Czech name: Zrcadlové bludiště na Petříně
The popular Petřín Mirror Maze is world-famous. It is also one of the most visited attractions in Prague in the Czech Republic. The building’s design was inspired by the Vyšehrad defensive tower Špička.
Location & How to Get There
The Mirror Maze is a charming building near Petřín Tower on Petřín Hill in the city of Prague in the Czech Republic. You can get there via the Petřín funicular from the Újezd tram stop (tram number 12, 20 or 22).
The nearest metro station is Malostranská (line A).
Opening Hours & Entry
The Mirror maze is open seven days a week. During the months of March and October, the maze is open from 10 a.m. to 8 p.m.
From November through February the hours are from 10 a.m. to 6 p.m.
From April through September the hours are 10 a.m. to 10 p.m.
Note: Final daily entrance into the maze is 30 minutes prior to closing time.
Admission is 70 CZK for adults, 50 CZK for children 15 and under, and 20 CZK for children 6 and under. Discount prices are available for journalists, the disabled, families, and groups.
What to Do & What to See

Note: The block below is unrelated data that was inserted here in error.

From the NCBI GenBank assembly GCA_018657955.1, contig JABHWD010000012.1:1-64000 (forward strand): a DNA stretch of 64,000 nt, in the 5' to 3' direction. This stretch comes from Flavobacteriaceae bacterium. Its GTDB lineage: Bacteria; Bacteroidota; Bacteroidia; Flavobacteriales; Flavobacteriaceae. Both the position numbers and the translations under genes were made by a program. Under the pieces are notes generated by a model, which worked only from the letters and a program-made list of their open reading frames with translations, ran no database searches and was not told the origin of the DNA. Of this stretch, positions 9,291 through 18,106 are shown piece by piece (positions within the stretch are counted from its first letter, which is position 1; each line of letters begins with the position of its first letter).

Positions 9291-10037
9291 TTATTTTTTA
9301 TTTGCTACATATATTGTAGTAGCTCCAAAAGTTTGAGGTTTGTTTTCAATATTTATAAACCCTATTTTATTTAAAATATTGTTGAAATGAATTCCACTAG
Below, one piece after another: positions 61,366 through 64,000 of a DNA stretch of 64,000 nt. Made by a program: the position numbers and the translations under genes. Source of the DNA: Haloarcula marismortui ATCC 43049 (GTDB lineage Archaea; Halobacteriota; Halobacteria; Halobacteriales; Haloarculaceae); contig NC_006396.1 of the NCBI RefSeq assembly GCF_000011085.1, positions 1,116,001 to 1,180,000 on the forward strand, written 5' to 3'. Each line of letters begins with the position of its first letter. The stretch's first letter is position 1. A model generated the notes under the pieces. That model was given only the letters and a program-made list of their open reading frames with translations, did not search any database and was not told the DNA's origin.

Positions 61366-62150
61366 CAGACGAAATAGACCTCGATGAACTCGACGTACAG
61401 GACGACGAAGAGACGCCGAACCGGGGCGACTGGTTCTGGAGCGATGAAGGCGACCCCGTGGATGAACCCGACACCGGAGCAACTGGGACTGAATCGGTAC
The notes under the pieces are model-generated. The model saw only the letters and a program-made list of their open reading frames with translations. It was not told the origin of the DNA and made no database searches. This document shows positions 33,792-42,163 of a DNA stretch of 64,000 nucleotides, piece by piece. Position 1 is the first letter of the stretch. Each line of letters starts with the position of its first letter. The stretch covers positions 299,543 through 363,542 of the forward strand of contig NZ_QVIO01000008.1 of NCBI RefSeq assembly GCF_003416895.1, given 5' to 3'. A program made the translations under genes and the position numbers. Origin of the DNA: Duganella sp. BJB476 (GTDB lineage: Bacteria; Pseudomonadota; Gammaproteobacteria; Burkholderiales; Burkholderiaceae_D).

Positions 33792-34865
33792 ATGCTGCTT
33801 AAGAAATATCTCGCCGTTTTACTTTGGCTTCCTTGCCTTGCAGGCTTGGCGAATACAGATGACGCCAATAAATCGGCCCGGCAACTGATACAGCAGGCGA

Your Prague sightseeing wouldn’t be complete without stopping at this favorite of both locals and visitors alike. It’s a fun, family-friendly place for children of all ages. The building looks like a little castle.
Inside, however, you will discover a labyrinth made of mirrors. Upon exiting the maze you will also see an impressive painting of the infamous Thirty Years’ War between the Czechs and the Swedes on Charles Bridge (Karlův most) in 1648. From there you will head to what the locals call the happy “hall of laughter.”
It is called that because this place reportedly makes hundreds of people laugh every day of the year and is the most popular section of the attraction. There you will find yourself surrounded by an odd assortment of weird, warped, and twisted mirrors reminiscent of those in a classic carnival funhouse. If you make it to the roof, you will see a collection of vanes that feature the first names of all the construction workers who worked on the maze.
Erected in 1891, the building was originally an exhibition pavilion built for the Czech Tourists Club at the Prague Jubilee Exhibition. It resembles Peak, the Gothic gate erected in the 1300s by Charles IV at Vyšehrad. It comes complete with nine spires.
The Mirror Maze was the work of architect Wiehl and was built by Prague builder and carpenter Matěj Bílek. The maze itself was first located near the Industrial Palace, then relocated two years later. The painting to which the maze currently leads spans a canvas of 80 square meters. It was painted by two artistic brothers, Adolf and Karel Liebscher, who was assisted by Vojtěch Bartoněk and Karel Štapfer.
The “hall of laughter” was added in 1911. The entire mirror maze was probably inspired by the mirror maze at Prater located in Vienna. In total, it includes 31 normal and 14 distorted mirrors.